AND RELATED COUNTERCLAIM

CASE NO. 07-4894 GW (JCx)

PLAINTIFF’S NOTICE OF MOTION AND MOTION TO DISMISS FIRST AMENDED COUNTERCLAIMS BY W. AXL ROSE AND BLACK FROG ENTITIES, INC. AND FOR A MORE DEFINITE STATEMENT

[Filed concurrently with Request for Judicial Notice]
[F.R.Civ.P 12(b)(6); 12(e)]

Date: September 8, 2008
Time: 8:30 a.m.
Courtroom: 10

[...]

MEMORANDUM OF POINTS AND AUTHORITIES

I. INTRODUCTION.

Once the ad hominem attacks, rhetoric and gratuitous argument are removed, the bulk of Axl Rose’s (“Axl”) First Amended Counterclaim is devoid of legal foundation and fails to state a claim upon which relief can be granted. The first counterclaim - which seeks ajudicial declaration that Axl and Black Frog are coowners of the copyrights in the Guns N’ Roses (“GNR”) songs - is barred by the applicable three-year statute of limitations. These GNR songs were (in the mid-1980s to 1990s) and remain registered in the copyright office in the name of the GNR Partnership (the “Partnership”), and not to separate individual co-owners. Axl now claims those registrations were “erroneous,” but he failed timely to challenge them.

In an effort establish ownership by the separate individuals (as opposed to the Partnership), Axl relies on an exhibit (“Exhibit F”) attached to a 1994 settlement agreement between the band and a leaving member, Izzy Stradlin. Under Exhibit F, Axl, Slash and Duff were all contractually required to transfer the copyrights out of the Partnership and into each band member’s separate, wholly-owned publishing company. Because Axl admits those assignments never took place, his claim to secure co-ownership arose at the latest when Exhibit F was signed, well over a decade ago, and lapsed three years later.

The first counterclaim should also be dismissed because both he and Black Frog lack standing to bring it. Exhibit F expressly provides that the Guns N’ Roses Music partnership must assign a portion of its copyrights not to Axl personally, but to a separate publishing company formed by Axl. Thus, even under Axl’s own theory, he personally has no claim of co-ownership. In his amended counterclaim, Axl attempts to cure this defect by inserting Black Frog as a claimant. However, Black Frog was not formed until June 1998, four years after Axl alleges that Exhibit F became effective. Thus, it is impossible for Black Frog to have been the publishing company formed for purposes of accepting the copyrights pursuant to Exhibit F.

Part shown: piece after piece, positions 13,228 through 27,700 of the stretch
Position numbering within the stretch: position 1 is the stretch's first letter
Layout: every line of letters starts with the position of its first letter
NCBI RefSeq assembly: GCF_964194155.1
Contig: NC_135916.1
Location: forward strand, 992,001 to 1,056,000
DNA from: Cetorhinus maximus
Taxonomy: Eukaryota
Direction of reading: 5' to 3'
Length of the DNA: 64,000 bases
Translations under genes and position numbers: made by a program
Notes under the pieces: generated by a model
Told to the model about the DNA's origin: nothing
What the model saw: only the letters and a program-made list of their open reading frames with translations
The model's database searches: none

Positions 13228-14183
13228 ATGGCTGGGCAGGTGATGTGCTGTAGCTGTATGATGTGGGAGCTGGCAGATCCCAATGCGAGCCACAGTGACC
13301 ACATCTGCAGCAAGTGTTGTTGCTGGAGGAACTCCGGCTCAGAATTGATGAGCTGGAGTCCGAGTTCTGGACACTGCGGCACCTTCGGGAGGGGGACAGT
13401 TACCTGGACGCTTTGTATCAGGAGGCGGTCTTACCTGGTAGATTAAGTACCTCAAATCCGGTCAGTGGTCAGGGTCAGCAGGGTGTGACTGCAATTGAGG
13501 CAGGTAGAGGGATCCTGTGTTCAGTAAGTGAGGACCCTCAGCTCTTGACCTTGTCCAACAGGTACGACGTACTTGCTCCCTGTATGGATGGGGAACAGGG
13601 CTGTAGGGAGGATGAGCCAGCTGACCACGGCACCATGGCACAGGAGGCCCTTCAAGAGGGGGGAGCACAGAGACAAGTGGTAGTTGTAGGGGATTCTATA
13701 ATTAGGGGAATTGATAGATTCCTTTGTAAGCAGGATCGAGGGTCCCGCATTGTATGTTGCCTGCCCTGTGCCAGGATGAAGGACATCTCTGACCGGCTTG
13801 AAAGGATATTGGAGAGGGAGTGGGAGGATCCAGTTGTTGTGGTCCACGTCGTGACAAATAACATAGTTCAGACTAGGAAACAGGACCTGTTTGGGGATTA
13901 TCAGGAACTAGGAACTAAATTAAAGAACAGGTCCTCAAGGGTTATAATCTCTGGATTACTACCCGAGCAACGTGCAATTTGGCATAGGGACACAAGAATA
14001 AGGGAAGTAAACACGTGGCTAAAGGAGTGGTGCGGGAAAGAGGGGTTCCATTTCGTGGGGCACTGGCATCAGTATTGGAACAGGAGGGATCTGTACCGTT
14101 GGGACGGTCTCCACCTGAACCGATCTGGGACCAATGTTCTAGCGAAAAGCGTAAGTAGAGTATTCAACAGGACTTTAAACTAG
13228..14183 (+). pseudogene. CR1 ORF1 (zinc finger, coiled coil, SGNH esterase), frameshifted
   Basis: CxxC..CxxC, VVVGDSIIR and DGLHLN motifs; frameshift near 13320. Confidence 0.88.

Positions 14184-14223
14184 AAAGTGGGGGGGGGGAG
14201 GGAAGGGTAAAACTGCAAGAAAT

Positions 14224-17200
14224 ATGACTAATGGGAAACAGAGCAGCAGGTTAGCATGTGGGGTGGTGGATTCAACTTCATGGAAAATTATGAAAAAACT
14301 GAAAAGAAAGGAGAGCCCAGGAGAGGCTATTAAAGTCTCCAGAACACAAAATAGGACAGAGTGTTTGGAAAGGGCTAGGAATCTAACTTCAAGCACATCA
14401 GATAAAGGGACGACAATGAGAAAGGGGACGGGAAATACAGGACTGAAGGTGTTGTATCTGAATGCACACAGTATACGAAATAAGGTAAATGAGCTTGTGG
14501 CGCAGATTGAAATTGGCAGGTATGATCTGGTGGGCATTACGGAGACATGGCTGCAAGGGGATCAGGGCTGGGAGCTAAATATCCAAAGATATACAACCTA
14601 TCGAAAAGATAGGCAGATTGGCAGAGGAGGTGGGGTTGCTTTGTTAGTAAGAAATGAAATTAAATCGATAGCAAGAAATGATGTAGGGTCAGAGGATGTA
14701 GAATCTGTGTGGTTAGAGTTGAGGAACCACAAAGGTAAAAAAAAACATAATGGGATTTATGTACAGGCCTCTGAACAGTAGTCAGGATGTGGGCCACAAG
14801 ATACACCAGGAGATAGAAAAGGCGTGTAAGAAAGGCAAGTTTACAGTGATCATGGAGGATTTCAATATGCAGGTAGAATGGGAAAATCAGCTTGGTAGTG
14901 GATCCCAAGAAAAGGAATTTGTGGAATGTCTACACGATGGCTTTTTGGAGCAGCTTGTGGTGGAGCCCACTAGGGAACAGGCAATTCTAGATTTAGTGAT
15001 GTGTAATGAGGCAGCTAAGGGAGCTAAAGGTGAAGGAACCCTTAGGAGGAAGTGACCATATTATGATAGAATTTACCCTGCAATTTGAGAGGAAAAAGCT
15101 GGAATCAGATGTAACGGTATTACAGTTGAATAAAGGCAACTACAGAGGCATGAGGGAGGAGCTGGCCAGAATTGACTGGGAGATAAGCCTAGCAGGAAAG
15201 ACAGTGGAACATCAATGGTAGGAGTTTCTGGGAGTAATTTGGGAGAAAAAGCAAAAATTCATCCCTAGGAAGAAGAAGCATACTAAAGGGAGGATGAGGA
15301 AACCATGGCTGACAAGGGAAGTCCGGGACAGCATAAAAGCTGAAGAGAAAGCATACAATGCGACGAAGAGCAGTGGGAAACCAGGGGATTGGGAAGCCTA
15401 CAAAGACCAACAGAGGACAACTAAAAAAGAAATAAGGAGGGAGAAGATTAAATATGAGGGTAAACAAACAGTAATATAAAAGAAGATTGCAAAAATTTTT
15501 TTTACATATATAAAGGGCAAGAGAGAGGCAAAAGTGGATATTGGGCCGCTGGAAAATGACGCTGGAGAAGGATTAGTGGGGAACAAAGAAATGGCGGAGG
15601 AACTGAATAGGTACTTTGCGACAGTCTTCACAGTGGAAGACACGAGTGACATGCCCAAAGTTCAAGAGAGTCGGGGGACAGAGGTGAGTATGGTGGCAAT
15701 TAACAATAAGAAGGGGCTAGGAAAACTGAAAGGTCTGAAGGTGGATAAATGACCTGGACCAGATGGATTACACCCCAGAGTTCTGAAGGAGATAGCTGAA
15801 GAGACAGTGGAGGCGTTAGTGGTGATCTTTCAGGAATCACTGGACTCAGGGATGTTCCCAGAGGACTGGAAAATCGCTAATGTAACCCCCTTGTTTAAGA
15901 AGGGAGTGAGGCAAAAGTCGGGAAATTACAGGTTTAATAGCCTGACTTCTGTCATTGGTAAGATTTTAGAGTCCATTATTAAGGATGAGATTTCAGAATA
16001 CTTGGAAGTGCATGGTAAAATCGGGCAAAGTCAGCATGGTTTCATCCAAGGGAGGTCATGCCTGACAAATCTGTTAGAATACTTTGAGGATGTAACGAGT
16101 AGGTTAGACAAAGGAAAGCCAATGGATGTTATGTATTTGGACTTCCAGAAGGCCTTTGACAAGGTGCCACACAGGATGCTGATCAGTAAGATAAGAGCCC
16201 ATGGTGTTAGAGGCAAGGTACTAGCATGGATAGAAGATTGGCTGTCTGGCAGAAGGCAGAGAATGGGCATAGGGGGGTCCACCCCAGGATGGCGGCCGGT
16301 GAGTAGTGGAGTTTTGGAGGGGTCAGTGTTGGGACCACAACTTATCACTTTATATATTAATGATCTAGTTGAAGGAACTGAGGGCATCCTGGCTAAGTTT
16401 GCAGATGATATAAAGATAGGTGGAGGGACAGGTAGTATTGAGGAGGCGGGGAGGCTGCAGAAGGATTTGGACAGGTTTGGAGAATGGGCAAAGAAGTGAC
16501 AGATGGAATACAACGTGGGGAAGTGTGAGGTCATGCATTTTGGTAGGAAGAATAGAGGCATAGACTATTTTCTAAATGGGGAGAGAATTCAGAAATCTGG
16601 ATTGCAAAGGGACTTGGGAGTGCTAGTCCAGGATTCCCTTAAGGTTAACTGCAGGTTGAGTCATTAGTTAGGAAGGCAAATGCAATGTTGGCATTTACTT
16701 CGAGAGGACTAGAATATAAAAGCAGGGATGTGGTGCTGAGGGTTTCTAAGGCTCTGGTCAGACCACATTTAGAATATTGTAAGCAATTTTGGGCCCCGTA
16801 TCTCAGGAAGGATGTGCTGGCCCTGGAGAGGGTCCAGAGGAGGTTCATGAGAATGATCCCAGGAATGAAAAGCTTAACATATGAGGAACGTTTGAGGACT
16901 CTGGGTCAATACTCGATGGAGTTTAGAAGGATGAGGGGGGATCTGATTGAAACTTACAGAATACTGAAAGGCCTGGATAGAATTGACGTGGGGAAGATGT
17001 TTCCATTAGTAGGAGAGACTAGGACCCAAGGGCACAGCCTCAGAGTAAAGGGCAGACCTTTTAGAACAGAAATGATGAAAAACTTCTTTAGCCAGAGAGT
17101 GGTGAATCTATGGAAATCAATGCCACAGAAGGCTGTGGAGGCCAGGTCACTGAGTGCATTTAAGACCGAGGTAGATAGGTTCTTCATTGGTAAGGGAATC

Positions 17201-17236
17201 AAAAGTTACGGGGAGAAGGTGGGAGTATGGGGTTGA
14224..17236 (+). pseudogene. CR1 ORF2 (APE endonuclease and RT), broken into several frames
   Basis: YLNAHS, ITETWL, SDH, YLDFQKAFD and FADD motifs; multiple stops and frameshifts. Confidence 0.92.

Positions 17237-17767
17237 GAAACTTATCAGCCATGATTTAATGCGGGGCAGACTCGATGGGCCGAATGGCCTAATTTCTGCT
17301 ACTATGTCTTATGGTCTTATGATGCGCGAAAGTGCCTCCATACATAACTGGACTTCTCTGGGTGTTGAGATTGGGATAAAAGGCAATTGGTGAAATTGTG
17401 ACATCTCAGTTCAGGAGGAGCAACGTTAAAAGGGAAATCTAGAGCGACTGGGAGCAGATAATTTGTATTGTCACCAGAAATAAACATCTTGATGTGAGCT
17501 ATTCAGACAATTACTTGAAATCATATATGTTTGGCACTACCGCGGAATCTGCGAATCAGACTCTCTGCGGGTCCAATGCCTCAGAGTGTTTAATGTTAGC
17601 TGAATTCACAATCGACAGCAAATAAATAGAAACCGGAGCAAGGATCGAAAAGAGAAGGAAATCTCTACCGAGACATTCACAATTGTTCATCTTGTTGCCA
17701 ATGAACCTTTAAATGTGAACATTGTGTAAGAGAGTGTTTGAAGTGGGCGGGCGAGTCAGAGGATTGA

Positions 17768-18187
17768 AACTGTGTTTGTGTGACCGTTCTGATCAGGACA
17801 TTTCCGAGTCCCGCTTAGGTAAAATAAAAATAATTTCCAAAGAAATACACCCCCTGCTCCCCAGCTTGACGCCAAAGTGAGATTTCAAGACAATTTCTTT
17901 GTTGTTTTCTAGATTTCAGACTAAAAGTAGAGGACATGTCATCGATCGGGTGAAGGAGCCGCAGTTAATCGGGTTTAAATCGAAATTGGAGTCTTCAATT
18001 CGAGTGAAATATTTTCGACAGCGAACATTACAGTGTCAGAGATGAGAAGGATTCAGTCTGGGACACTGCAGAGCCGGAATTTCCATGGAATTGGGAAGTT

The second counterclaim for breach of contract (Exhibit F) is time-barred for the same reason, i.e., the assignments of copyright out of the Partnership supposedly required by Exhibit F never occurred. Axl had, at most, four years from the time he asserts the assignments should have been made to vindicate this supposed breach. Having failed to do for more than a decade, the limitations period on this claim has long since run.

The fourth counterclaim for breach of fiduciary duty is premised on Axl’s specious claim that he is still a partner, even though he claims an exclusive right to use the Guns N’ Roses name based on his withdrawal from the Partnership. Even if he was still a partner in the original Partnership, which he is not, Slash and Duff would owe him fiduciary duties related only to Partnership assets and business. Axl’s fiduciary duty claim is based upon allegations that Slash and Duff insulted his artistic integrity which affected his ability to conduct business in his new band, which is wholly unrelated to the original Guns N’ Roses band and Partnership. Even assuming that Slash and Duff actually made the statements Axl attributes to them, they cannot support a claim for breach of fiduciary duty because Slash and Duff owe Axl no duty, fiduciary or otherwise, with respect to his work as a recording artist in his career after withdrawing from the original Guns N’ Roses.

The sixth counterclaim for interference with prospective economic advantage should be dismissed because Axl failed to identify any particular business relationships that were injured. Generally alleging interference with the market, as Axl has done, is insufficient. Axl also failed to allege independently wrongful conduct apart from the alleged breach of contract and fiduciary duty claims which, as shown above, should be dismissed.